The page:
On Wednesday, 31 October, Australia ratified the Trans-Pacific Partnership (TPP-11) trade agreement, giving Aussie farmers greater access to overseas markets.
Australia is the sixth country to ratify the agreement, after Canada, Japan, Mexico, New Zealand and Singapore, which means the agreement now enters into force on 30 December 2018.
“The announcement that Australia has notified its ratification of the TPP-11 is great news for farmers and great news for Australia,” National Farmers’ Federation Fiona Simson said.
It is an announcement that many thought would never come.
What is the TPP-11
The Comprehensive and Progressive Agreement for Trans-Pacific Partnership (TPP-11) is a free trade agreement (FTA) between Australia, Brunei Darussalam, Canada, Chile, Japan, Malaysia, Mexico, Peru, New Zealand, Singapore and Vietnam.
Discussions for the agreement began in 2010 and were designed to push the boundaries and set new standards for international trade.
On 8 March 2018, the deal was signed by the leaders of the 11 countries. The leaders then went back to their countries to arrange for the agreed provisions to be domestically supported.
The Agreement would not take effect until six countries ratified the agreement.
Now that Australia has triggered the Agreement into effect, the six signatory countries that have also ratified the Agreement will be able to take advantage of the TTP-11 provisions from 30 December this year.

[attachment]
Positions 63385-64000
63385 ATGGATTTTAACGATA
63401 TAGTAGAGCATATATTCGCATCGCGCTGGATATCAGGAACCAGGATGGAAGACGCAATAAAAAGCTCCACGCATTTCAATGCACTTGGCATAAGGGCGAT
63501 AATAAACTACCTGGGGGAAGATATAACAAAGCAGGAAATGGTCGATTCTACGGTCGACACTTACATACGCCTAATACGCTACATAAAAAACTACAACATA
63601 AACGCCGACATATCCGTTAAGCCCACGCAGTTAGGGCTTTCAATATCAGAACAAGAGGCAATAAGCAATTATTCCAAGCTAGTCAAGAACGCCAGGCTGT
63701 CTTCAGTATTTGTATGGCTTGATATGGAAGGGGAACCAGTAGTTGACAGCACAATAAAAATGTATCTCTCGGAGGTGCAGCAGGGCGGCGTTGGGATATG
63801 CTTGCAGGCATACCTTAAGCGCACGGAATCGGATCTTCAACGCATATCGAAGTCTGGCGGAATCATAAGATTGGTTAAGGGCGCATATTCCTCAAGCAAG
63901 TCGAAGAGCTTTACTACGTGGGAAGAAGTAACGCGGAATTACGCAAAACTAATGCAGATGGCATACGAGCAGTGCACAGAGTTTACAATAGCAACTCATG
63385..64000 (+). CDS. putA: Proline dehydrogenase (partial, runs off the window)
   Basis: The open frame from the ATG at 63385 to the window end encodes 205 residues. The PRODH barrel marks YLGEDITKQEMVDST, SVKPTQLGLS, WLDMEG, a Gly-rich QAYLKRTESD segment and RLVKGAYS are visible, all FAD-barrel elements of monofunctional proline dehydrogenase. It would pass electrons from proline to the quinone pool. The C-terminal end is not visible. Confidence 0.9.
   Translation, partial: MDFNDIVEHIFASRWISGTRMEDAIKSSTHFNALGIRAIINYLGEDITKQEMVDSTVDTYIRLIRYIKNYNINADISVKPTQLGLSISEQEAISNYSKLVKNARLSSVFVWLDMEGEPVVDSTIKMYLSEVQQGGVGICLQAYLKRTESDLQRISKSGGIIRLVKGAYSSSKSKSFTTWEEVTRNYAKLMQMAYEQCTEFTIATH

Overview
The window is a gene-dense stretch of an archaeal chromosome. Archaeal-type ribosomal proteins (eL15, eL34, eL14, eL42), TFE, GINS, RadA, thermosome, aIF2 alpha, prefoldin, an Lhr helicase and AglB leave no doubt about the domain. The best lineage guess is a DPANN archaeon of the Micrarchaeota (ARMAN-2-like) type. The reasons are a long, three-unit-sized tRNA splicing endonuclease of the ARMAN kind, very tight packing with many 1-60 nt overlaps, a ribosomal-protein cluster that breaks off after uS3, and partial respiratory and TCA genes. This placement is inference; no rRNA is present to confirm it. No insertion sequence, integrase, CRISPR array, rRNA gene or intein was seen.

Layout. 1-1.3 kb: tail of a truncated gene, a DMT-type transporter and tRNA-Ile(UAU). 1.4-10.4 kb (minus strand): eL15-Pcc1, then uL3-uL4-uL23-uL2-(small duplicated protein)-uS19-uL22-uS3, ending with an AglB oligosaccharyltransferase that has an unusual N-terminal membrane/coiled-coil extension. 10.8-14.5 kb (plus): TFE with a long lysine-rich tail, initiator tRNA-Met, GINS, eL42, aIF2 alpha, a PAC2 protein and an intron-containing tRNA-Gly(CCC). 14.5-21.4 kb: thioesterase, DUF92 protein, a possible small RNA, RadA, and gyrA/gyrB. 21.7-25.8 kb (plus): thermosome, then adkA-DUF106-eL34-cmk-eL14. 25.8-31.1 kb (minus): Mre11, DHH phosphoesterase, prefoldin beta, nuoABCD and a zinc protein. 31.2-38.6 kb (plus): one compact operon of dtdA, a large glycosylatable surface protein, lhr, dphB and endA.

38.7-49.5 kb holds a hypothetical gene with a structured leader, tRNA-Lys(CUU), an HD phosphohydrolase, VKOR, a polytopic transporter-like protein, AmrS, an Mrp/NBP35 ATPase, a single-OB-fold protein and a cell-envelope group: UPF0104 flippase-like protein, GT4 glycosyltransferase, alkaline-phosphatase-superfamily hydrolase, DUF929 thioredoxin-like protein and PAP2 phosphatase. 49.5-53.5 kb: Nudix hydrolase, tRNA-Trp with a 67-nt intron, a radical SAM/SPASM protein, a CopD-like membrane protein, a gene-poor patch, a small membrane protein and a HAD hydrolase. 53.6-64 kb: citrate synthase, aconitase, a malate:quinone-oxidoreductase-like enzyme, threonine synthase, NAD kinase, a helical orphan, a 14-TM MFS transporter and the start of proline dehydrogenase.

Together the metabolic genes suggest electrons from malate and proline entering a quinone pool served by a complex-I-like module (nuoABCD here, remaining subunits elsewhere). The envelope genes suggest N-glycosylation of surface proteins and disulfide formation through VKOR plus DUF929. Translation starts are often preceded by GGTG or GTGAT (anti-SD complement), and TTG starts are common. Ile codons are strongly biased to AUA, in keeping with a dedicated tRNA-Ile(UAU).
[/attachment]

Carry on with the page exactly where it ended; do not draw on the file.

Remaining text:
Australia ratified the TPP-11 Agreement with one day to spare in order to take advantage of two tariff cuts within three days – one on 30 December and another on 1 January 2019.
What does this mean for Australian farmers?
The TPP-11 will deliver new market access for Australian agricultural exports and increase the competitiveness of Australian food and fibre products in global markets as well as strengthening regional supply chains and build prosperity.
“TPP-11 delivers improved market access for dairy; cotton; barley; beef and live cattle; offal, processed meat and animal fats; sheepmeat; seafood; sugar, wheat; and wine.
“These outcomes will increase investment on-farm in jobs, innovation and efficiencies that will flow through to rural and regional economies,” Ms Simson said
Reaching consensus with 10 other nations on such a game-changing deal for regional trade is no small achievement.
According to the Minister for Trade, Tourism and Investment Simon Birmingham, the Agreement will provide new access to the Canadian market for our grains, sugar and beef exporters and open up the growing Mexican market for our pork, wheat, sugar, barley and horticulture producers.
“Australian exporters of industrial products such as iron and steel, leather and paper products and medical equipment, who currently sell $19 billion worth of products to TPP-11 markets, will be able to grow their businesses without facing a tariff disadvantage.
“The TPP-11 also improves our market access into Japan for our beef, wheat, barley and dairy exporters beyond the bilateral Japan-Australia Economic Partnership Agreement,” he said.